Just a few weeks ago, we learned that Wonder Woman 1984—whose release has been delayed multiple times in the face of continued theater closures due to the pandemic—will keep to its new December 25 theater release date. The catch: it will also debut on HBO Max that same day. Now WarnerMedia has announced that it will follow a similar concurrent digital/theater launch plan for all the movies slated for release in 2021, Variety reports. It’s yet another staggering blow to movie theaters still struggling amidst a raging pandemic that shows no sign of slowing down, particularly in the United States.
“After considering all available options and the projected state of moviegoing throughout 2021, we came to the conclusion that this was the best way for WarnerMedia’s motion picture business to navigate the next 12 months,” said CEO Jason Kilar in a statement. “Our content is extremely valuable, unless it’s sitting on a shelf not being seen by anyone. We believe this approach serves our fans, supports exhibitors and filmmakers, and enhances the HBO Max experience, creating value for all.”
Warner Bros.’ 2021 slate of films will be available to HBO Max subscribers for 31 days, after which they will only be playing in theaters. Once the traditional time has elapsed between theater and home release, the films will be available to rent via the usual online platforms (Amazon, iTunes, or Fandango). The current slate includes The Little Things, Judas and the Black Messiah, Tom & Jerry, Godzilla vs. Kong, Mortal Kombat, Those Who Wish Me Dead, The Conjuring: The Devil Made Me Do It, In the Heights, Space Jam: A New Legacy, The Suicide Squad, Reminiscence, Malignant, Dune, The Many Saints of Newark, King Richard, Cry Macho, and Matrix 4.
In a statement, WarnerMedia chair and CEO Ann Sarnoff referred to the model as a “unique one-year plan,” given the unprecedented challenges inflicted on the industry by the ongoing coronavirus pandemic. This is not expected to continue into 2022. Per Sarnoff’s statement:
We’re living in unprecedented times which call for creative solutions, including this new initiative for the Warner Bros. Pictures Group. No one wants films back on the big screen more than we do. We know new content is the lifeblood of theatrical exhibition, but we have to balance this with the reality that most theaters in the U.S. will likely operate at reduced capacity throughout 2021.
With this unique one-year plan, we can support our partners in exhibition with a steady pipeline of world-class films, while also giving moviegoers who may not have access to theaters or aren’t quite ready to go back to the movies the chance to see our amazing 2021 films. We see it as a win-win for film lovers and exhibitors, and we’re extremely grateful to our filmmaking partners for working with us on this innovative response to these circumstances.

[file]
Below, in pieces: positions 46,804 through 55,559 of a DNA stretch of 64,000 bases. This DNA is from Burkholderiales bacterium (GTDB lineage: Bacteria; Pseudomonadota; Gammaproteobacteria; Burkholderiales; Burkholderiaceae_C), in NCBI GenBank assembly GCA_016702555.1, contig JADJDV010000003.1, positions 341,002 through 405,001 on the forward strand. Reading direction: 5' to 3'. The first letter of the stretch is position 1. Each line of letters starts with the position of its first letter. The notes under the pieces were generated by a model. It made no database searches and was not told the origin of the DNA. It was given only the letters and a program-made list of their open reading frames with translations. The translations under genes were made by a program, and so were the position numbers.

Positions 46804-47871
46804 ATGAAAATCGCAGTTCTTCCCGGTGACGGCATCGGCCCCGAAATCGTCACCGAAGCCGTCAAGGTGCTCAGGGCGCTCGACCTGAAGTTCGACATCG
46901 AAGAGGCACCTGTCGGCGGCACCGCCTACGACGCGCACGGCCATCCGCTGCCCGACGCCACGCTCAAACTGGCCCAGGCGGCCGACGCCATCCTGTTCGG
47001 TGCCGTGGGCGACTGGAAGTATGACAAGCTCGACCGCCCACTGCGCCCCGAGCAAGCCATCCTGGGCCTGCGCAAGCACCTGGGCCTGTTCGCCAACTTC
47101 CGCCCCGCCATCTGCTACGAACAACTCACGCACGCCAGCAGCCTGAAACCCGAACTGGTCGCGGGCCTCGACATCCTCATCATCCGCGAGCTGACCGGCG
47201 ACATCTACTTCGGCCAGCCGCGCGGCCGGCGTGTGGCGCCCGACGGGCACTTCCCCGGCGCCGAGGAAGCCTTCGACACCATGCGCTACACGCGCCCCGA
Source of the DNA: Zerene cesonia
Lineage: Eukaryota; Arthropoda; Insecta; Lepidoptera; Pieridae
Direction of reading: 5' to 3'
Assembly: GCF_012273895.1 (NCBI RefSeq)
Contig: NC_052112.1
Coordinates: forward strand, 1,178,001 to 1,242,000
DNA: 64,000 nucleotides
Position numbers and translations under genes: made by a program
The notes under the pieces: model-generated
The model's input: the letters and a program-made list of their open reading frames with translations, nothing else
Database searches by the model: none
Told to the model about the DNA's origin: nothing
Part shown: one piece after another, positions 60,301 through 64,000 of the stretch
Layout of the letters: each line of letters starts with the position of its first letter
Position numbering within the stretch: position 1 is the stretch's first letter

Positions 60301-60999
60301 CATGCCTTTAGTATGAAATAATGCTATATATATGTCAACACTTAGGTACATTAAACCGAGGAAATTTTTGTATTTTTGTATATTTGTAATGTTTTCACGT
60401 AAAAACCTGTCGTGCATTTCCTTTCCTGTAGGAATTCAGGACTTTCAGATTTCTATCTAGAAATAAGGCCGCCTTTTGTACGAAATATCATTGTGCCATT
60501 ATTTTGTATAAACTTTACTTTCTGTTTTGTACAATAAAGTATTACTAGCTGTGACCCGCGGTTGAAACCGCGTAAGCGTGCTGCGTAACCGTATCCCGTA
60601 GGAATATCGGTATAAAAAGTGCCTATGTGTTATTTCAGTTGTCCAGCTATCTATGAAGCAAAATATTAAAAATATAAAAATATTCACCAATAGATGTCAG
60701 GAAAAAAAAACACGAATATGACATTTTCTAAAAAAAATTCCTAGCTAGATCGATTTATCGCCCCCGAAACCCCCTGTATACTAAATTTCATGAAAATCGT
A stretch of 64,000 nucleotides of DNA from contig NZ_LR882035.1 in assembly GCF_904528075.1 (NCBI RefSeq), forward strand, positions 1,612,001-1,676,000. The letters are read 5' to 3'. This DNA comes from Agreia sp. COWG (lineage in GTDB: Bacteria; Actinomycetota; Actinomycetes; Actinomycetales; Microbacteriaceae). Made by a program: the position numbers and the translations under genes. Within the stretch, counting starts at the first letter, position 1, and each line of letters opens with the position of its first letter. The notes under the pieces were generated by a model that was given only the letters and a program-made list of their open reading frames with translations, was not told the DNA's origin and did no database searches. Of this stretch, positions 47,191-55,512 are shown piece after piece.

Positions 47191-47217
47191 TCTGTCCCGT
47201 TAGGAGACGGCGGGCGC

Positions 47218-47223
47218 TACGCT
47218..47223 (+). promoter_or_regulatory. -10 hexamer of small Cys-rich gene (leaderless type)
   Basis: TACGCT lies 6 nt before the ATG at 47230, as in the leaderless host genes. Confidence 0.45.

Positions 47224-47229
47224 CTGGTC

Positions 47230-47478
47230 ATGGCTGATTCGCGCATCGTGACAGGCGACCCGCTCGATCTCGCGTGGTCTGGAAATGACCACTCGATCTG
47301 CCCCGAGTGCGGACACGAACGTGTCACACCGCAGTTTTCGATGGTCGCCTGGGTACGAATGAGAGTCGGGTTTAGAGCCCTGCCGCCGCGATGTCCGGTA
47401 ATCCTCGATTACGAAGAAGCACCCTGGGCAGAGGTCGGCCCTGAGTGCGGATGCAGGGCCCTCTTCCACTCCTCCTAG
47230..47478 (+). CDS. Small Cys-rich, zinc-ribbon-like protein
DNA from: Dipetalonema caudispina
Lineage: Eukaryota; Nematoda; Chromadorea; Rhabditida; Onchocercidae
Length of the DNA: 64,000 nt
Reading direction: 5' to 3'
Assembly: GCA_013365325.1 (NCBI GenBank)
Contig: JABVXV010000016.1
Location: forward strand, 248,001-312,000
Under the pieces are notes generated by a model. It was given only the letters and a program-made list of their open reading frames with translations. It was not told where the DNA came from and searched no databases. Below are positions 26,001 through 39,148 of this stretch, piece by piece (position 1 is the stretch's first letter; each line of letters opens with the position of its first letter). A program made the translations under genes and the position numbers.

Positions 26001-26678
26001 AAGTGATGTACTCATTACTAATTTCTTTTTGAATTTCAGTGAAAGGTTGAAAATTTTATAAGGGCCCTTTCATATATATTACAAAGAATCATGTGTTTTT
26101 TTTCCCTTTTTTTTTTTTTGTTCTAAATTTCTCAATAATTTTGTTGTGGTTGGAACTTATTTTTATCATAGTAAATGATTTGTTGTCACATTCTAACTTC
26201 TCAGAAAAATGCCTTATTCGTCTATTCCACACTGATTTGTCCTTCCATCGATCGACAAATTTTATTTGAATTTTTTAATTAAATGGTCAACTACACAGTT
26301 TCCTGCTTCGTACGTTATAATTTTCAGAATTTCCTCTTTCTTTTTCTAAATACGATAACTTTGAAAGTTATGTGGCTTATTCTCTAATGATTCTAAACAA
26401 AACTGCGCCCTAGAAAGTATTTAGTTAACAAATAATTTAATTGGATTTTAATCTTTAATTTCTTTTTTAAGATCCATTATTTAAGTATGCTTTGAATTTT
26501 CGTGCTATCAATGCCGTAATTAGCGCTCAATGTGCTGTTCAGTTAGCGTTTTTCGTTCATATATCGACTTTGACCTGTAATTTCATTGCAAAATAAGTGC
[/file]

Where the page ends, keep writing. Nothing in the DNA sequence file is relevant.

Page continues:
Just how many movie theaters can survive another year like 2020 remains an open question. So far, only one chain has responded to the news. An unnamed Cinemark rep told Deadline Hollywood: “In light of the current operating environment, we are making near-term booking decisions on a film-by-film basis. At this time, Warner Bros. has not provided any details for the hybrid distribution model of their 2021 films.”
At least HBO Max subscribers won’t have to pay extra to watch these films, unlike the Disney+ strategy for Mulan. The streaming platform charged a $30 premium purchase to Disney+ subscribers, although it was released theatrically in territories where the streaming platform is not available. (FYI, Mulan will become available free of charge to all Disney+ subscribers this Friday, December 4, 2020.)
Wonder Woman 1984 will face off against Disney-Pixar’s animated film Soul, which is launching on Disney+ the same day. (It, too, is included as part of the standard Disney+ subscriptions.) And for those (like Ars’ own Samuel Axon) who had been put off by the prospect of watching Wonder Woman 1984 at a measly 1080p with no HDR and sluggish bit rate, Director Patty Jenkins tweeted that Wonder Woman 1984 will be the first film to stream in 4K HDR (UltraHD) on HBO Max when it premieres. It will also stream with Dolby Atmos audio. Hopefully that bodes well for the digital future of the 2021 releases, too.